Ask Stacy: Why Can’t My Son Find a Job?

A reader’s son earned a master’s degree in business, but hasn’t found a job after more than two years of looking. The parents think the problem is a lack of experience. I think it’s something else.

I got this question a couple of years ago, but thought the information presented warranted repeating. It’s from the parents of an unemployed MBA:

Our son graduated with a master’s degree in business. His undergrad degree was political science and history. He has not found a job after 2 1/2 years because he does not have experience! No one will give him a chance or even an interview! He scored high but could not work due to the massive reading, writing during his master’s. We are scared!
— Gayle and Fred

I disagree with your assessment, Gayle and Fred. I don’t think the failure of your son to find a job is because he lacks experience. That’s simply not logical. Everyone who’s ever had a job found their first one without experience.

So if a lack of experience isn’t the problem, what is? There’s no way to know for certain from the information you’ve provided, and odds are it’s a combination of factors. But let’s go over some potential problems and possible solutions.

He’s not applying for the right job

Over the years, I’ve run ads for such positions as video producers. When I do, I specifically ask those without the required five years’ experience not to waste their time or mine by applying.

Result? Tons of applications from new grads with no experience. Needless to say, they don’t get a response.

Submit a thousand applications for jobs you’re not qualified for, and you’ll get a thousand rejections.

A different story: Six years ago I hired a guy right out of college for a position that required little experience and paid only $12 an hour. His degree wasn’t related to this business and his job was basically grunt work. Today that guy is in charge of all technical aspects of this website. I won’t say how much he’s making now, but it’s a heck of a lot more than $12 an hour.

The lesson: The way to prevent rejection due to lack of experience is to apply for jobs that don’t require it. They probably won’t pay well, but that’s OK. Create value for the company, then ask for more money. If that doesn’t work — if you can’t add value or make your voice heard — find a different job.

He’s not applying at the right company

Small businesses like this one are often easier to get into than giant ones. If you’re applying at IBM, there’s a rigid vetting process that can’t be deviated from. If you’re applying here, all you have to do is convince me you can add value.

Smaller businesses may also offer broader responsibilities, which makes the job more interesting. Our small staff has input into virtually everything we do, from editorial content to website design. You won’t find that at CNN or The New York Times.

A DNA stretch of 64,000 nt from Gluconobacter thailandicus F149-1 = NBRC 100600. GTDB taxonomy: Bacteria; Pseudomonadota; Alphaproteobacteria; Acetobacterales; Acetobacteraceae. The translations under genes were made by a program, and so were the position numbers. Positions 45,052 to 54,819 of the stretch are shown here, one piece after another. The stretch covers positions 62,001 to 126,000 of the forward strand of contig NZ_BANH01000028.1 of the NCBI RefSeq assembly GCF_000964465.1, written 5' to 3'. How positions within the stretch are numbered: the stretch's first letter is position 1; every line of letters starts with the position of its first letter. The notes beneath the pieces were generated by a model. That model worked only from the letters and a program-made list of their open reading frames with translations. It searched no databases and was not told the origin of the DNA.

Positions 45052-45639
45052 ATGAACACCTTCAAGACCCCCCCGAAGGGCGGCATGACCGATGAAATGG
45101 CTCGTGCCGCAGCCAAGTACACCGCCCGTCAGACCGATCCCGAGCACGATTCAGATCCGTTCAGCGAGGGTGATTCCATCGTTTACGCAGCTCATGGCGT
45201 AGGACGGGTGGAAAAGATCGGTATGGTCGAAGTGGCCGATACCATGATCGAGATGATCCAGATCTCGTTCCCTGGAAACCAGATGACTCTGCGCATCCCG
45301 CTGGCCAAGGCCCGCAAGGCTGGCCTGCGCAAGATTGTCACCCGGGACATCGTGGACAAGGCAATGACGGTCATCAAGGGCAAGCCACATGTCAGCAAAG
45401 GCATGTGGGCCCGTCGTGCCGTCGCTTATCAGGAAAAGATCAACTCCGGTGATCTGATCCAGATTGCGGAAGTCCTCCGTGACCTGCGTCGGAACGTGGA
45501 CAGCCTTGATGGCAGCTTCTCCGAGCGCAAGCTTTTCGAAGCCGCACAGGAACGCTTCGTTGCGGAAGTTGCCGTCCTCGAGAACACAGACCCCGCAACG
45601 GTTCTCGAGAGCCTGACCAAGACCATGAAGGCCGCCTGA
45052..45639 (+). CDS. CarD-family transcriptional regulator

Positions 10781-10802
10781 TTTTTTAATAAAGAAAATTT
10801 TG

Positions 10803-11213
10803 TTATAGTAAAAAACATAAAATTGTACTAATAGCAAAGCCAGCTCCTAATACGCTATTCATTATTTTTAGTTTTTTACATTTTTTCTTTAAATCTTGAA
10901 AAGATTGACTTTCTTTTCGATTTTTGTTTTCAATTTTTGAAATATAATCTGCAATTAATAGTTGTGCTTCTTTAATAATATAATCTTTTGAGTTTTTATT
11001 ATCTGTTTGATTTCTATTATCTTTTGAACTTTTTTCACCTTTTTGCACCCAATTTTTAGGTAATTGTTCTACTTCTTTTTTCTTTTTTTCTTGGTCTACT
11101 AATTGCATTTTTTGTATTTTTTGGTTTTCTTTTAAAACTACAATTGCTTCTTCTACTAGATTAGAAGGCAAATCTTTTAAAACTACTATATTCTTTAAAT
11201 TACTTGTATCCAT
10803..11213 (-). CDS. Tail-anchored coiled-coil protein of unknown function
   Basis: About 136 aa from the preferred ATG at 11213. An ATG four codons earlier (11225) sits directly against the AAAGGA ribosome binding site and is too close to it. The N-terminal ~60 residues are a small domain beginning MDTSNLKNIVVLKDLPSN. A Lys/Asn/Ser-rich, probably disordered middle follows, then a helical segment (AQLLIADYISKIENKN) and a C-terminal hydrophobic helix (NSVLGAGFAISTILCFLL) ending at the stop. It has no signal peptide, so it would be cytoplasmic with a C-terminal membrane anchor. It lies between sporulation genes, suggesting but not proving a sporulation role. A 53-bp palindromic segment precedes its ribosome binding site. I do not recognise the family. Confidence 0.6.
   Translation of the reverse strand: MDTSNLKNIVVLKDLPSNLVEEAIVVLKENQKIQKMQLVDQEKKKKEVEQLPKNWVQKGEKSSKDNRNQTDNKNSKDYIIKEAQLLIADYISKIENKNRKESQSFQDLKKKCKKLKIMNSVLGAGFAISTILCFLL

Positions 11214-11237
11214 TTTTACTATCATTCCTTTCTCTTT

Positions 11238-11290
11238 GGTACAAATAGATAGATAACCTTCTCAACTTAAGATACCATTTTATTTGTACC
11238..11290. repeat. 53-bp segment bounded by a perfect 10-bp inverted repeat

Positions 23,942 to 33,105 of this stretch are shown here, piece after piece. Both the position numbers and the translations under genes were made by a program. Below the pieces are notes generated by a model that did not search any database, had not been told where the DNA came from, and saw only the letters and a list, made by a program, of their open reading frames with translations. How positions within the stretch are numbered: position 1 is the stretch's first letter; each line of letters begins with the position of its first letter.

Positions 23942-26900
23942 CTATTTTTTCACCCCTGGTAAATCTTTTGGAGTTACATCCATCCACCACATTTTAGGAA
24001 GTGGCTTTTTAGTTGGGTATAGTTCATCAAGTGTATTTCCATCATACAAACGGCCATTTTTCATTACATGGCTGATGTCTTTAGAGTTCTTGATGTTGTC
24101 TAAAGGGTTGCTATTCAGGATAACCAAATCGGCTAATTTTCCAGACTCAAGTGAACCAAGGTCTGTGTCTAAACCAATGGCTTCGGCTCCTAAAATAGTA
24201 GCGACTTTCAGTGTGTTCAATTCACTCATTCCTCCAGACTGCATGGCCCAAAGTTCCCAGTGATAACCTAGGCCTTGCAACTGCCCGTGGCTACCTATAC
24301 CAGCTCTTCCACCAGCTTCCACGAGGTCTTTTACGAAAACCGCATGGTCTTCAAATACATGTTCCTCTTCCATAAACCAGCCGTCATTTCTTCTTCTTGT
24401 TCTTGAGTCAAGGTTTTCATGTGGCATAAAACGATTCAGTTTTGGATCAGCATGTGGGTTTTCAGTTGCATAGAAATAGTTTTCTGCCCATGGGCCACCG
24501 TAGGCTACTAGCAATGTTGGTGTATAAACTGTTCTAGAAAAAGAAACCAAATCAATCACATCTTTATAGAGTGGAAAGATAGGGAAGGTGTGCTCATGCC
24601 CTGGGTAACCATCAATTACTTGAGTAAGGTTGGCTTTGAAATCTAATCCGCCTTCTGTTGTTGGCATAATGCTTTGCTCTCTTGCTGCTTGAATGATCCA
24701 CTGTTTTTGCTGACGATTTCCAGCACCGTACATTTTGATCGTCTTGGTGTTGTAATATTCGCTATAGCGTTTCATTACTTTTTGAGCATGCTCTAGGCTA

As for advancement, a small staff means fewer layers of management and more opportunity for advancement, or at least recognition. At a business this size, no one can falsely take credit for your ideas.

He’s not applying in the right industry

Money Talks News competes in two vastly different businesses. One is television news, where it’s difficult to make money because, like newspapers and other traditional media, it’s losing audience and becoming less and less profitable. The other is online publication, a business that’s exploding in popularity.

Finding work in a shrinking industry is much harder than finding a job in one that’s growing.

If I were looking for work today, I’d look for something related to the Internet. It’s as much a game-changer as electricity, cars, TV and refrigeration. And while the industry may seem mature, it’s really just getting started.

He’s not interviewing well

There’s plenty of information out there on proper interviewing: See posts like 16 Tips to Make a Great Impression at Your Next Job Interview and How to Shine in a Video Interview.

But don’t stop with reading. Once you’ve learned the proper interview techniques, practice, practice, practice. Have someone pose as an employer and go through the entire process until it’s second nature. Tape yourself doing it, then pick it apart and do it again.

There’s a reason for the expression, “You only have one chance to make a first impression.” From body language to dress to the tone you use and the words you speak, get it right.

He’s not using all available resources

You can get training and advice for every facet of employment, including job leads, at your state’s employment offices. Some offer seminars on everything from creating a resume to interviewing. They can also provide networking opportunities and a sympathetic ear.

You can find a state employment office directory here.